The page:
Preparations for the Twelfth Five Year Plan have begun in India. Infrastructure will need trillion dollar investment if India is to nudge up its growth rate to 9-9.5% per year in the next plan. One of the usual questions puzzling the planners is whether we will find resources to create world class infrastructure. Similar concerns were also raised for the current, Eleventh Plan − will India be able to double infrastructure investments? Or will infrastructure become a binding constraint for accelerating economic growth?
As per the Mid Term Appraisal of the Eleventh Plan, there is nothing to worry. India has already invested $340 billion and with expected $117 billion of investments this year, actual will be $457 billion, missing the target by only $3-4 billion. And the role of the private sector has been an important one in meeting the current plan targets. Private sector will account for a significant share, 36% or $167 billion of total infrastructure investments during Eleventh Plan. No wonder, at yesterday’s Planning Commission meeting, the Prime Minister once again called on the private sector to supplement public resources. It will not be possible to meet India’s trillion dollar infrastructure challenge without active support from private sector.
Good News? Well, it depends on your perspective. I am very worried looking at a recent news item.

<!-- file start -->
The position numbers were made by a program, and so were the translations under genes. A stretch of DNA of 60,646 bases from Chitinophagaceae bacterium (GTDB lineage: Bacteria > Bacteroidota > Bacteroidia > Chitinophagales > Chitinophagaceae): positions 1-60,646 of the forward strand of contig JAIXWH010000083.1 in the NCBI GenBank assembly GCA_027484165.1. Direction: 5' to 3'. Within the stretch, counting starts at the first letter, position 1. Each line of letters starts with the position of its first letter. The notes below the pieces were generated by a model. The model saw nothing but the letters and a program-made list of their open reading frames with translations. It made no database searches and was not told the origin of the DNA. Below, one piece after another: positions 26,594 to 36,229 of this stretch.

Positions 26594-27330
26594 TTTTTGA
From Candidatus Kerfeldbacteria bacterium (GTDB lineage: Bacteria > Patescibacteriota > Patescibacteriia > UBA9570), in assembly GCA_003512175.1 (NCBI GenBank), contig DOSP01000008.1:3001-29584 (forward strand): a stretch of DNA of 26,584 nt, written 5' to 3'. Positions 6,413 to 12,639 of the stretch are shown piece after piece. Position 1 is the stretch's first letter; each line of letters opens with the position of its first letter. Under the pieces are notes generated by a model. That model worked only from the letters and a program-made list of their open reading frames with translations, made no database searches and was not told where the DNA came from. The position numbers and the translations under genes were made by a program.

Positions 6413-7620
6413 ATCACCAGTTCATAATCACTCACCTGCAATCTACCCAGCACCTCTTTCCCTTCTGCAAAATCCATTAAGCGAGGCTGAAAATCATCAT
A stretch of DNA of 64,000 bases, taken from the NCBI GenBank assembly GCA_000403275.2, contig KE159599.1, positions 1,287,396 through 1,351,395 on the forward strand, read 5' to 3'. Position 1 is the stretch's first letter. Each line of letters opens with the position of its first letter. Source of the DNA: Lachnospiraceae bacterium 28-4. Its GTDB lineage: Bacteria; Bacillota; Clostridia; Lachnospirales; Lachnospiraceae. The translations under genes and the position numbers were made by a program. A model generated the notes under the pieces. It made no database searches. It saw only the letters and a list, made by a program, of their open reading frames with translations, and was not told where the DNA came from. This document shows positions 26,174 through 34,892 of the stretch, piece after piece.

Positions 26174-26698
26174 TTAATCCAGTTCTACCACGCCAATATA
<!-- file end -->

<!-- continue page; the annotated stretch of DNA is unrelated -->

The economic regulator has agreed to the demand of Delhi International Airport Pvt. Limited for $225 million in additional passenger levies. The news report quotes regulator’s response from their website. “It is also noted that the project has already been implemented. Therefore, any corrections or remedial measures do not appear feasible at this completed stage of the project.” The regulator adds, “Further, the auditors have expressed their inability to assess the monetary impact of the issues raised by them…..”
In the past concerns were raised about rising costs of this project. The overall cost of the Delhi airport has gone up from Rs 3500 crores at the initial bid stage to, Rs 6000 crores in 2007 to Rs, 9000 crores in 2008. The current costs are estimated at Rs.12,700 crores. The government has already given a number of financial concessions in favor of the private sponsor. It is not clear whether such deals make economic sense at all for all the stakeholders.
Even 101 economics will tell us that in theory, PPI instruments offer value for money, provided the procurement process is efficient, and there is true competition to drive the overall costs down. Once the project is selected, government hands over a monopoly to the selected bidder for a long period of time. Competition for market does not ensure economic efficiency within the market, unless the underlying instrument, in this case, a contract is designed to ensure such efficiency. Such long duration contracts are bound to be renegotiated and hence the possibilities for moral hazard are very large indeed. It pays the bidder to get the contract at low price and then renegotiate. This seems to be a very common practice in PPIs and India is no exception.
It is important that planners worry on how to meet the trillion dollar challenge, but this time round, let us not focus on the quantity alone, we need to examine the price tag of this trillion dollar. The government or apex institutions in India are just not ready to deal with the complexity of PPI risks. Model concessions and bidding documents bring standardization, not necessarily economic efficiency.